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Special Event Dinner

My family is coming to Chicago next week to celebrate my wife's 50th birthday. We are all foodies, even my two girls have pretty sophisticated palates. I am looking for a real experience dinner.

I am looking for a combination of great food and a real wow experience. I plan to see if the Chef's table is available at Charlie Trotter's. I am not budget conscious. I would prefer something with a hip vibe over something that is traditional and stuffy.

We are staying at The James on Michigan Ave, but we are willing to cab it for a great experience.

Thanks for all of the advice on the board, it is a great community.

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Charlie Trotter's
816 W. Armitage Ave., Chicago, IL 60614

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  1. It sounds like you would enjoy one of Chicago's high-end restaurants, the places with the utmost in food creativity and service, which characteristically feature lengthy tasting menus, armies of serving staff, formal dining (jackets required for gentlemen), high prices, etc. That group of restaurants consists of Alinea, Everest, Avenues, Charlie Trotter's, TRU, Spiaggia, and Les Nomades. (Borderline entries in the group - based on food as well as general style - include L2O, Ria, and Sixteen, all of which have opened within the past few years and IMHO have not yet shown that they deserve consideration, based on my dinners there.)

    There's a near-consensus that Alinea is the very best of this group, but there's no way you'll get a reservation there; reservations fill up when the book is opened two months in advance, and there's a lengthy waiting list. (When you look for one of these places at the last minute like this, some of them just won't be available to you.)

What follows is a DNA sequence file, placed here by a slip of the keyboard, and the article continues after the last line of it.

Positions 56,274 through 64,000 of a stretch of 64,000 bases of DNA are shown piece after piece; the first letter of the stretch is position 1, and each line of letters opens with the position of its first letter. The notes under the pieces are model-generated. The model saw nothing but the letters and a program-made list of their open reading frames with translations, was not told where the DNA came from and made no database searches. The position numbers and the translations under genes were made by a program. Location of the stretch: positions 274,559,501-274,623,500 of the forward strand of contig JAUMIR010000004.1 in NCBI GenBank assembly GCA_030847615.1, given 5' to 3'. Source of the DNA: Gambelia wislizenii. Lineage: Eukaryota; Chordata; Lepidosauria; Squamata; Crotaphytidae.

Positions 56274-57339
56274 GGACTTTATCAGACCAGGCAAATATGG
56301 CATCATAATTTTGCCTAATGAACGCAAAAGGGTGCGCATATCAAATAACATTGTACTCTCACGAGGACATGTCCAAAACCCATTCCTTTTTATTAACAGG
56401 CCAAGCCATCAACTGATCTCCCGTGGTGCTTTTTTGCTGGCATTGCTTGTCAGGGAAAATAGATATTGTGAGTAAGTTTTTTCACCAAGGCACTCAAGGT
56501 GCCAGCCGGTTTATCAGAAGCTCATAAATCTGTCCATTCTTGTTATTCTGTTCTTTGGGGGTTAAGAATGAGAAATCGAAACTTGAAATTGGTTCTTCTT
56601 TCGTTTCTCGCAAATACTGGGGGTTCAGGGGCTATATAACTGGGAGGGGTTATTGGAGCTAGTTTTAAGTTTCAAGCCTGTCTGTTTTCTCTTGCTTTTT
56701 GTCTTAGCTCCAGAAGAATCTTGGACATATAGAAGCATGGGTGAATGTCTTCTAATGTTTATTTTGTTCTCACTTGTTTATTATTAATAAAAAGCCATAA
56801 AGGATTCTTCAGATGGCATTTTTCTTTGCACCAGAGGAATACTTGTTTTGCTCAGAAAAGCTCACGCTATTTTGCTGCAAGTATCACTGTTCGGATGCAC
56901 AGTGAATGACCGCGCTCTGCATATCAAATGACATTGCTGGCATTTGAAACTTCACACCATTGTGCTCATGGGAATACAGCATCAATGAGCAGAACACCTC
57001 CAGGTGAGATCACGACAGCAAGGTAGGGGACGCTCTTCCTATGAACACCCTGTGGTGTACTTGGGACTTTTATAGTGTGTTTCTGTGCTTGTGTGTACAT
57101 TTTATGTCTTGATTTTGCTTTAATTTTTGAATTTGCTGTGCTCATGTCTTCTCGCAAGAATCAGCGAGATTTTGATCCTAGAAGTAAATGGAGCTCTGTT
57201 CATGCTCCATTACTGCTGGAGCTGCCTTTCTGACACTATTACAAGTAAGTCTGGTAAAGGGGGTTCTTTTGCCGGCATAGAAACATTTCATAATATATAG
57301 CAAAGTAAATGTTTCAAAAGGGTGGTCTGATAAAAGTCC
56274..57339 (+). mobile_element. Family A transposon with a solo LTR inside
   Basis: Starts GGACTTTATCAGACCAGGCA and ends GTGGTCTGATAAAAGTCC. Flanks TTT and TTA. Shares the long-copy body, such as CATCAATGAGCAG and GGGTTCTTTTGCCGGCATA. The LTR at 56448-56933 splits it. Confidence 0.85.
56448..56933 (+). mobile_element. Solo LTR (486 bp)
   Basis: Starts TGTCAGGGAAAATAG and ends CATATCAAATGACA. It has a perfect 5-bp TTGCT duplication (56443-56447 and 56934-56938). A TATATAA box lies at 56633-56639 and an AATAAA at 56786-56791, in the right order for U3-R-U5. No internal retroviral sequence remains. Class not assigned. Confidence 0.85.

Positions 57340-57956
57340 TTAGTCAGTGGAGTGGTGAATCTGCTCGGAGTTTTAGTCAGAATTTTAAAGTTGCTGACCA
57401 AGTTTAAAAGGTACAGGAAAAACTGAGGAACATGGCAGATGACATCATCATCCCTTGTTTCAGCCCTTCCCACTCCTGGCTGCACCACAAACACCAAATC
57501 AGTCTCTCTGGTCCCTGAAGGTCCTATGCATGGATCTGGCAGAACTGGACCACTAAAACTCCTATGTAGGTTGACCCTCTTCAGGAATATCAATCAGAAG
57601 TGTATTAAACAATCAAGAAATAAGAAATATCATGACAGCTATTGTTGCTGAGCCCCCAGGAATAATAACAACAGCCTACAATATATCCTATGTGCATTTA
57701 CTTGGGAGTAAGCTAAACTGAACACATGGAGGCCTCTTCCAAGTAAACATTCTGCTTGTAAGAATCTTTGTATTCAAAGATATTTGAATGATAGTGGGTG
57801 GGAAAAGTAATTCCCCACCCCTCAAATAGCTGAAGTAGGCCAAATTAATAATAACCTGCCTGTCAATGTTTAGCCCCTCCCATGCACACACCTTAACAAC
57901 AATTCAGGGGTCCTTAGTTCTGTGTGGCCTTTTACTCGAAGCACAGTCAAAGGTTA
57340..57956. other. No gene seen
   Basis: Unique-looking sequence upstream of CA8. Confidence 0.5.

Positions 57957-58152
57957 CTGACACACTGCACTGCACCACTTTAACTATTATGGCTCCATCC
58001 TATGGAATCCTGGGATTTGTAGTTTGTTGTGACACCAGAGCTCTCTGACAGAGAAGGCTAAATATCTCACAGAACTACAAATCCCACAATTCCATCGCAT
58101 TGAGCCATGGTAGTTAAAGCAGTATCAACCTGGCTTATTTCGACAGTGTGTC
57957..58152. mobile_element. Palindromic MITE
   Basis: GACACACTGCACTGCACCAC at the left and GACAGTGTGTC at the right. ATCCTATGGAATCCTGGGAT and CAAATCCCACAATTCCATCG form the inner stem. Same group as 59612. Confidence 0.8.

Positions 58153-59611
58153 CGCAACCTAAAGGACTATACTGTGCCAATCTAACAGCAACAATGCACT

All of these are excellent places and you can have a wonderful dinner at any of them. There are differences among the others that may steer you towards one or another. While all feature exceedingly creative cuisine, Everest is unique for its French-Alsatian cuisine and its view from the top of the Midwest Stock Exchange Building, and Spiaggia is unique as the only one serving Italian cuisine. It's probably not a consideration for you, but Avenues, TRU, Spiaggia, and Les Nomades are within walking distance of your hotel.

    There is no consensus on which is "second best" after Alinea, as there are a few negative reports floating around about all of the rest. Beware, as some of those negative reports (particularly Spiaggia and Charlie Trotter's) are long in the tooth, based on dinners two or more years ago, which in my experience typically reflects someone with an "ax to grind" and rather than a recent, balanced opinion.

    My advice is to first, find out which ones have availability on the night in question. (You can check availability on Opentable.com for all except Alinea. If there's someplace else you have your heart set on and it doesn't show availability on Opentable, you can also call; sometimes they can squeeze you in over the phone. But Opentable will show you which ones are definitely available and is a good place to start.) Then, take a look at their websites and see if one appeals to you more than the others:

    www.alinearestaurant.com

    www.everestrestaurant.com

    http://chicago.peninsula.com (Avenues)

    www.charlietrotters.com/restaurant

    www.trurestaurant.com

    www.spiaggiarestaurant.com

    www.lesnomades.net

    Incidentally, David Burke's Primehouse is located in your hotel. I wouldn't put it in the same category as these other restaurants, but it's worth considering for a lunch or dinner while you're here; many of us (including myself) consider it the best of our steakhouses.

    Good luck with your choice, and congratulations!

    1. In addition to the other suggestions and since you mention wanting more of a hip vibe, I'd suggest Moto which does delicious future fun food. We did the Grand Tour Moto and had the most wonderful time - and laughed nonstop. It's a very different experience from the more white glove high end but you might find it just right fore the whole family.